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Re: Use of Link rel+type for application discovery

From: Phil Archer <phil@philarcher.org>
Date: Thu, 22 Jan 2009 17:27:57 +0000
Message-ID: <4978AC9D.8020905@philarcher.org>
To: Eran Hammer-Lahav <eran@hueniverse.com>
CC: "ietf-http-wg@w3.org Group" <ietf-http-wg@w3.org>



Eran Hammer-Lahav wrote:
> I think you know why I'm asking this.

Indeed, and, as you know, I am very sympathetic!

  The new relationship type 'describedby' is going to be shared by 
multiple descriptor formats. It is not likely that applications will 
support multiple formats for a single use case (that is, support child 
safety ratings in both XRD and POWDER). Most applications will choose a 
single descriptor format and extend its schema/syntax for their own needs.
> 
> This means, when looking to obtain such application specific descriptors, the 'type' of the document is very important. If it cannot be trusted, it seems the implication is that applications must perform this:
> 
> 1. Look for links with the desired 'rel'.
> 2. Sort them in the order of preference based on their 'type' (known types first, blank type second, unknown types last).
> 3. Fetch each linked document until the "right" one is found.
> 
> On the other hand, if an application specifies:
> 
> Look for a link with rel='describedby' and type='application/powder+xml' only, it makes life much easier. It can also go further and in cases where the type is application specific (such as 'example/child-safety-3.0+xml'), require that one and only one link is allowed/required.
> 
> While 'type' is a hint, it is authoritatively representing the viewpoint of the resource providing the link. Even of the linked resource is of a different type than indicated, shouldn't the intention of the linking resource be allowed to use in such a way?

Yes, I fully understand that and, of course, you're right - there is the 
potential for a lot of unnecessary (and unrealistic) processing. Making 
the @rel type format-neutral (as is the case with describedby) entails 
some extra mechanism for giving the format of the resource at the end of 
the link. This is even more true for the multiplicity of things that can 
be encoded in the equally generic XML (as you know, POWDER's MIME type 
is application/powder+xml) meaning that an XML parser will be able to do 
'something' with the doc, even if it doesn't understand the specific 
protocol.

I guess this is why /de facto/ @rel types do tend to have an associated 
format (stylesheet => css being the obvious example).

Hmmm...

The problem is the resistance already expressed by Mark Baker to using a 
hint in a MUST (or perhaps even a SHOULD) (I'm assuming he's not a lone 
voice). It's difficult to make a hint mandatory.

Maybe it can be switched around a little.

1. Links SHOULD provide a processing hint by means of the type
2. Applications MAY ignore links that do not specify an appropriate type.

That way it's clear that an application is allowed to ignore links that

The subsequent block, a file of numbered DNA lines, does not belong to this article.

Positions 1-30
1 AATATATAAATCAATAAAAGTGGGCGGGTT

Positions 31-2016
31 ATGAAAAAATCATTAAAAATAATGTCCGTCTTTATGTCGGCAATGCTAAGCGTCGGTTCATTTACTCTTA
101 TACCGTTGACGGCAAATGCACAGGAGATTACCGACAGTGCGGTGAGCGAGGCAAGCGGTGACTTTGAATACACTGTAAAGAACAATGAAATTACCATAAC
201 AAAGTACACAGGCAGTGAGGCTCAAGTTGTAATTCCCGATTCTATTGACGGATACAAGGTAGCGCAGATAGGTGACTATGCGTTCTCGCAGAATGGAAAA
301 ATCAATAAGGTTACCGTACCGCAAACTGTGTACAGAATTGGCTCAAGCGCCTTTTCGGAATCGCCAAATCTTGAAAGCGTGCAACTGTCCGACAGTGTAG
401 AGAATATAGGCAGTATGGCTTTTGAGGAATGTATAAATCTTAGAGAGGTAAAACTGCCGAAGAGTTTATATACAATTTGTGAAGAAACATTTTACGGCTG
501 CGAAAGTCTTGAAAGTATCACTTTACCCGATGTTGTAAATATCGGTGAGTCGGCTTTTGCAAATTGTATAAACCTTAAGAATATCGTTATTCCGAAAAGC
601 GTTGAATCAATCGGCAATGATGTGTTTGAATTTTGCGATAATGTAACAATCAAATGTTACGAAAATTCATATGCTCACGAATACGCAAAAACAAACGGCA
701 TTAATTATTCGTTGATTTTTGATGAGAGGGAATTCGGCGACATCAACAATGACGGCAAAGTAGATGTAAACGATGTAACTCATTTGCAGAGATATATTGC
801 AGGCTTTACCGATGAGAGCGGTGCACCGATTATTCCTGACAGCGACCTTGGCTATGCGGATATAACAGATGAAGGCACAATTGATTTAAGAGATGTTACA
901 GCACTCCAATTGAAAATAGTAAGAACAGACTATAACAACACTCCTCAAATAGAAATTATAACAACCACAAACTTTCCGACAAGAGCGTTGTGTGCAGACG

are, in all likelihood, going to be irrelevant, but they are not 
REQUIRED to do so - it wouldn't be an error if they followed all links. 
And authors get a string incentive to bother to type their links!

I fear I may have split that heir a little too finely but it seems worth 
a shot.

Phil.

> 
>> -----Original Message-----
>> From: Phil Archer [mailto:phil@philarcher.org]
>> Sent: Thursday, January 22, 2009 5:37 AM
>> To: Eran Hammer-Lahav
>> Cc: ietf-http-wg@w3.org Group
>> Subject: Re: Use of Link rel+type for application discovery
>>
>>
>>
>> Eran Hammer-Lahav wrote:
>>> In Link headers / elements, the 'rel' attribute defines the
>> relationship and the 'type' attribute provides a hint regarding the
>> content type of the destination resource. Is it correct to assume that
>> while 'type' does not define a relationship (as in, 'image/*' means 'my
>> pictures'), applications may require that both the 'rel' and 'type'
>> attribute carry a certain value when used.
>>> In other words, is it valid to say "look for a link with rel='a' and
>> type='b' and only if both found, do something"?
>>
>> That seems to be a valid approach for an application to take, but one
>> can also argue that the rel type might be sufficient. How many HTML
>> link
>> headers bother to include type="text/css" alongside rel="stylesheet"?
>> Without checking my guess is that browsers will all-but ignore the
>> type.
>> The same won't be true for other rel types.
>>
>>
>>> I assume yes, but want to make sure this does not violate anyone's
>> view on the use of 'type' in a MUST match criteria.
>>
>> Valid at the application level, but as it's a hint, then it really
>> can't
>> be more than a MAY at documentation level IMO.
>>
>> Phil.
>>
>> --
>> Phil Archer
>> w. http://philarcher.org/
> 
> 

-- 
Phil Archer
w. http://philarcher.org/
Received on Thursday, 22 January 2009 17:28:42 GMT

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